Terry Selwood was probably wishing for a bigger boat, after a 2.7m great white shark launched itself from the waters off the north coast of NSW into his 4.5m vessel.
Mr Selwood, 73, was fishing offshore at Evans Head in the Australian state when the shark launched itself into his boat.
"I caught a blur of something coming over the boat ... and the pectoral fin of the shark hit me on the forearm and knocked me down on the ground to my hands and knees," Mr Selwood said.
"He came right over the top of the motor and then dropped onto the floor.
"He was 2.7 metres long and about 200 kilos."
The boat, 4.5m by 1.4m, was a tight squeeze for man and shark.
"There I was on all fours and he's looking at me and I'm looking at him and then he started to do the dance around and shake and I couldn't get out quick enough onto the gunwale," Mr Selwood said.
"I was losing a fair amount of blood, I was stunned, I couldn't register what happened and then I thought oh my God, I've got to get out of here."
Marine Rescue Unit commander Karen Brown said a crew was sent out to rescue Mr Selwood after he radioed in, then went back a second time to retrieve the boat and the shark.
Mr Selwood said the conditions that Saturday afternoon were smooth, and there were no surface fish or any other clear reason the shark would breach.
"I didn't have a burly out, which does attract sharks," he said.
"I was using two little bits of blue pilchard to fish for snapper on the bottom of the ocean, but that line was straight under the boat, not out the back where he came from."
"For some unknown reason he just launched himself out of the water and he must have come up four feet out of the water to clear my outboard motor and drop straight in the boat."
For such a close brush with a shark, Mr Selwood came off relatively lightly.
"People said I'd been bitten by a shark but he didn't, he just hit my arm - because sharks have very rough skin - and he just tore the skin off it.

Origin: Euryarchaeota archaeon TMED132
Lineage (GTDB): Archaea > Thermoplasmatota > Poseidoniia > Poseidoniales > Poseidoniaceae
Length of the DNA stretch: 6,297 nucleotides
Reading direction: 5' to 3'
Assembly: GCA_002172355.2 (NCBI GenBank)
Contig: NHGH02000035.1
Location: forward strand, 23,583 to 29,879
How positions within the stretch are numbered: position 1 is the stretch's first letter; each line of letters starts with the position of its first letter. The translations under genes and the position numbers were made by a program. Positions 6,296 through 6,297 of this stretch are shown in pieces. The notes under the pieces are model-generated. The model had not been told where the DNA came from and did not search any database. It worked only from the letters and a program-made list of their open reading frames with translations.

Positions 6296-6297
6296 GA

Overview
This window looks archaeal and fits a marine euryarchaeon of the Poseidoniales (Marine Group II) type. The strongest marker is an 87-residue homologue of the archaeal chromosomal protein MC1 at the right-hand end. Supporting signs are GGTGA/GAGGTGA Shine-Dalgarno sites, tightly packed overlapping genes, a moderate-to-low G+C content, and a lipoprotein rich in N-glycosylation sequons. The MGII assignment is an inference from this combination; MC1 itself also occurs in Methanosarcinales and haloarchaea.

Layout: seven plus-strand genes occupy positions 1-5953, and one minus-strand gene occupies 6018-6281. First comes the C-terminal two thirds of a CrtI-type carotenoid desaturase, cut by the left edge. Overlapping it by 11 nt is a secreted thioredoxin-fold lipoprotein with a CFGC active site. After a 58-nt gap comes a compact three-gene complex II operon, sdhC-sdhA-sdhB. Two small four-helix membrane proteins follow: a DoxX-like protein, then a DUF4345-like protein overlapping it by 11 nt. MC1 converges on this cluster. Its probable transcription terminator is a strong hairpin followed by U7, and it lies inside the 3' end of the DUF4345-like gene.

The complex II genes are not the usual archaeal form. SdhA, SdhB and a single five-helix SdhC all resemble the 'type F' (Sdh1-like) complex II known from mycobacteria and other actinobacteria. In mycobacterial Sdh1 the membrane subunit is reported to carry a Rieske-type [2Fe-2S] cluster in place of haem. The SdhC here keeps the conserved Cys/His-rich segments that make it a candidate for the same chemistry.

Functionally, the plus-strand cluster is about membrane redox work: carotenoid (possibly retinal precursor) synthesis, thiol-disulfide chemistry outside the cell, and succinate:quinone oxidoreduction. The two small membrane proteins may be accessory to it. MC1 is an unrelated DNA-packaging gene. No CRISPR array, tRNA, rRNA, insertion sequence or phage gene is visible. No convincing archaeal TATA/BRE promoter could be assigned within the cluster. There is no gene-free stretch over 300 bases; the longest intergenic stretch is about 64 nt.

Mr Selwood was taken to hospital and treated for his injuries, and has since returned home where he said he was nursing a very swollen arm.
He said the Department of Primary Industries had lifted the shark, which he initially thought was a mako, out of his boat with a forklift and taken it away for an autopsy to confirm its age and gender.
Mr Selwood said he had been fishing for close to 60 years, but had never been through anything like this.
"I've had 'em come up and brush the side of my boat, I've had a white pointer swim around my boat, I've had 'em take fish off my line, but I've never had one do this," he said.
Despite his close encounter, Mr Selwood said he was desperate to get back out to wet a line.
"It won't deter me from fishing, no way in the world," he said.
He said he would have to find a bigger animal if he ever wanted to top the experience.
"I think next time I might find a crocodile to wrestle, just to stay in the limelight," he said.
"But really, it's not a great story, it's just a mundane thing that just happened and it's over and done with, but something that I'll remember."
"But we're all well and now I'll just get on with life and repair the damage he made to my boat."